Thursday, August 30, 2012

President Rick Levin of Yale

I have had my problems with Rick Levin's tenure at Yale, but there is no question he has been good for Yale and for New Haven.

Senior Fellow, Yale Corporation
10:34 AM (1 hour ago)
to Yale
August 30, 2012

To:The Yale Community
From:Edward P. Bass, Senior Fellow of the Yale Corporation
In light of Rick Levin’s decision to step down next June after completing two decades as President of Yale University, I write to convey the heartfelt gratitude of the Yale Corporation for all that Rick has done to advance this University.

Rick’s accomplishments as President have been extraordinary—perhaps unsurpassed in the history of this University—and we have been blessed to have had his leadership for so long. The last Yale President to serve 20 years was Arthur Twining Hadley, who took office in 1899. None of the 60 other Presidents represented in the American Association of Universities has served as long as Rick, and the current Ivy League presidents have had, on average, less than a decade in office. Every year that Rick has been President has been one of advancement for the institution. The Corporation and the Yale community are profoundly indebted to him.

As Rick explained to the Fellows of the Corporation, a number of important projects undertaken in recent years are now well launched: the West Campus has gained the necessary momentum with the establishment of the six new Institutes and the move of the Nursing School there; Yale School of Management’s new campus is funded and under construction; the new liberal arts college in Singapore has recruited its inaugural faculty and will open next summer; and the hard work to reshape Yale’s budget after the national economic downturn will be accomplished by the end of this fiscal year. Characteristic of Rick’s time as President, there are exciting new projects, programs and initiatives in the pipeline, not least of which are new research and teaching facilities for Science Hill and the two new Residential Colleges. Rick is of the view that now would be an opportune time for a new leader to assume the Presidency and to work with the Corporation and with the entire Yale community to shape the next great period of Yale’s future.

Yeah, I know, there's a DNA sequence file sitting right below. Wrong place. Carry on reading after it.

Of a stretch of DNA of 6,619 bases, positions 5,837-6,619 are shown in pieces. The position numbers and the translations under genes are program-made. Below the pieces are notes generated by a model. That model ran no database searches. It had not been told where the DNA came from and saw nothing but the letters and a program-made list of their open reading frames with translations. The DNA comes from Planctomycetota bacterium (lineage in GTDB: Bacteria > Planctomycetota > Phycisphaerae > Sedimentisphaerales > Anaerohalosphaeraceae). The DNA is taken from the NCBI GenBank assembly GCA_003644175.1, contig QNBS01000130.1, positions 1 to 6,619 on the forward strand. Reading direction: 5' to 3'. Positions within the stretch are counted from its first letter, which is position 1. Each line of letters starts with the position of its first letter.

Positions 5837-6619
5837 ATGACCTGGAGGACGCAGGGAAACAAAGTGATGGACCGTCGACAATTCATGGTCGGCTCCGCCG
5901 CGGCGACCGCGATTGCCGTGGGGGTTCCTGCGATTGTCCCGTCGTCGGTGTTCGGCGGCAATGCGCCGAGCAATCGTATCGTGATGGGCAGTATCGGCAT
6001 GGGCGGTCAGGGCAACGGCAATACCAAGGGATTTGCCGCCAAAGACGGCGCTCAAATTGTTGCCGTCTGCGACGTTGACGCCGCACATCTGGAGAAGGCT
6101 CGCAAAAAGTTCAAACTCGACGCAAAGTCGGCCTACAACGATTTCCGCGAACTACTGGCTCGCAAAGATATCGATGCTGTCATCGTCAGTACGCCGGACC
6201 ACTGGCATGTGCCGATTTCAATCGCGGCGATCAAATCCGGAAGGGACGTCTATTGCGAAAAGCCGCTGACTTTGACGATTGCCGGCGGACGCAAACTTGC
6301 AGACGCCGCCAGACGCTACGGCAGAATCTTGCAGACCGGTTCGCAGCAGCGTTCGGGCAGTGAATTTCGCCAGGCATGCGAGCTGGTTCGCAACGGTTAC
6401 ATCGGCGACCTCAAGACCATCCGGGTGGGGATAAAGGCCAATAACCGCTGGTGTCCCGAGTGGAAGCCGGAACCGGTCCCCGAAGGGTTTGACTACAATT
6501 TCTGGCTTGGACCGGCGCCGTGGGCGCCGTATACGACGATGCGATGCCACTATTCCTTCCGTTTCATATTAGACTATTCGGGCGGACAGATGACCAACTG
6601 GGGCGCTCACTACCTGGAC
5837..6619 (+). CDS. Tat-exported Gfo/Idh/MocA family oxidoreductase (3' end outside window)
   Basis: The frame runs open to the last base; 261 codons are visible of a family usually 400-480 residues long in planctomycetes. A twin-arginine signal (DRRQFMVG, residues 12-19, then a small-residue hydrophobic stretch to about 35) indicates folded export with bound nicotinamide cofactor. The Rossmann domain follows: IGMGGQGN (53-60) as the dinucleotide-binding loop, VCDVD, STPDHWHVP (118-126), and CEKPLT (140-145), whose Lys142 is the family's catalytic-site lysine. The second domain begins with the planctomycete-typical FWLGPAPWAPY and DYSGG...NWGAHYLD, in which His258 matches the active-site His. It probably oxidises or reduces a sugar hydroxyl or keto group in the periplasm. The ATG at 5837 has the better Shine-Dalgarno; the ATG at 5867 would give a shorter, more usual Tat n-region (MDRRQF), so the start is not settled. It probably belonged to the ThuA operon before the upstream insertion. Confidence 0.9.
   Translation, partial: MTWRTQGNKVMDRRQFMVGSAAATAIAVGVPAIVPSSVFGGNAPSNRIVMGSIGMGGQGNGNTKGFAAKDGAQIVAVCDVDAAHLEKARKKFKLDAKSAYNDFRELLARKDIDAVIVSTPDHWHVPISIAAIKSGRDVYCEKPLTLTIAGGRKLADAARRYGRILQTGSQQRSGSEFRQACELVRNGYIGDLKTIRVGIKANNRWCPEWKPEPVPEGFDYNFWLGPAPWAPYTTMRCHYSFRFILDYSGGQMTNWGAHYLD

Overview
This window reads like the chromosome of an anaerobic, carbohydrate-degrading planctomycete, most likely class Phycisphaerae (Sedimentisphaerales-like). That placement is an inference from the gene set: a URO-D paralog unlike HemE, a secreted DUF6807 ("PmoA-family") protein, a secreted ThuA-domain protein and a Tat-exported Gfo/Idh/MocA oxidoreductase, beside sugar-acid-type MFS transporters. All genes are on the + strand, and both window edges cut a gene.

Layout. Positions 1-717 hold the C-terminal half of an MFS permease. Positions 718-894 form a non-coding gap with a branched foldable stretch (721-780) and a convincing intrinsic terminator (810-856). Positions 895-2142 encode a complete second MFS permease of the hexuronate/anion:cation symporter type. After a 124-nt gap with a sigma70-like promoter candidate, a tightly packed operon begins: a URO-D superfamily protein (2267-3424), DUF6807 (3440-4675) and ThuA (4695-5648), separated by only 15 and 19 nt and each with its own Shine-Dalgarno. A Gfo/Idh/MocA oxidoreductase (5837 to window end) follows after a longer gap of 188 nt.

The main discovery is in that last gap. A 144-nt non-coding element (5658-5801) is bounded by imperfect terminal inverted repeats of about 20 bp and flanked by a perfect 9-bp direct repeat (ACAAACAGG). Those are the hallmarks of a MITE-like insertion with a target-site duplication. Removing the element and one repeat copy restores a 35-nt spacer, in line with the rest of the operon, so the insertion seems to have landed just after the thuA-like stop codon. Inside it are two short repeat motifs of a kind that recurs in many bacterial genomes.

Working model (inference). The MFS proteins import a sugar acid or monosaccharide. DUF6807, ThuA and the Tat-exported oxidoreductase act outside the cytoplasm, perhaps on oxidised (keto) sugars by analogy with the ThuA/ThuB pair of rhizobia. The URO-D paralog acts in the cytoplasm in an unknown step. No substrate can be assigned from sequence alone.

In due course we will have the occasion and take the time to celebrate Rick and Jane’s innumerable contributions. But at this time I would like to mention some of the high points of his achievements. Rick leaves every part of Yale stronger than when he assumed office in 1993. The Faculty of Arts and Sciences and the faculties in each of the Professional Schools are larger, more diverse and cumulatively stronger. He spearheaded the internationalization of Yale, and he has been a champion for Yale intensifying its leadership in science.
The physical campus has undergone a renaissance during Rick’s tenure. The School of Art and the School of Forestry and Environmental Studies have new homes, and the School of Nursing will soon; Engineering and Medicine have new buildings; the Schools of Divinity, Architecture, Music and Law have undergone comprehensive renovations, as has virtually all of the laboratory space in the School of Medicine; and a new campus is under construction for SOM. All twelve residential colleges have been renovated, and 70% of the space on campus has been partially or comprehensively renovated since 1993.
Students have benefitted in innumerable ways from new programs, improved facilities, and especially from dramatic improvements in financial aid, a priority throughout Rick’s presidency. Yale’s student body is far more diverse and far more global than it was two decades ago.

Rick has been a remarkable steward of the financial resources of the University. He has been most gifted in attracting support for the University, raising more than $7 billion during his tenure. Literally thousands of alumni have been inspired by him to “invest” in their alma mater. These donations to Yale, coupled with the remarkable investment management by David Swensen and his team, have resulted in an increase in Yale’s endowment from $3.2 billion in 1993 to $19.4 billion this year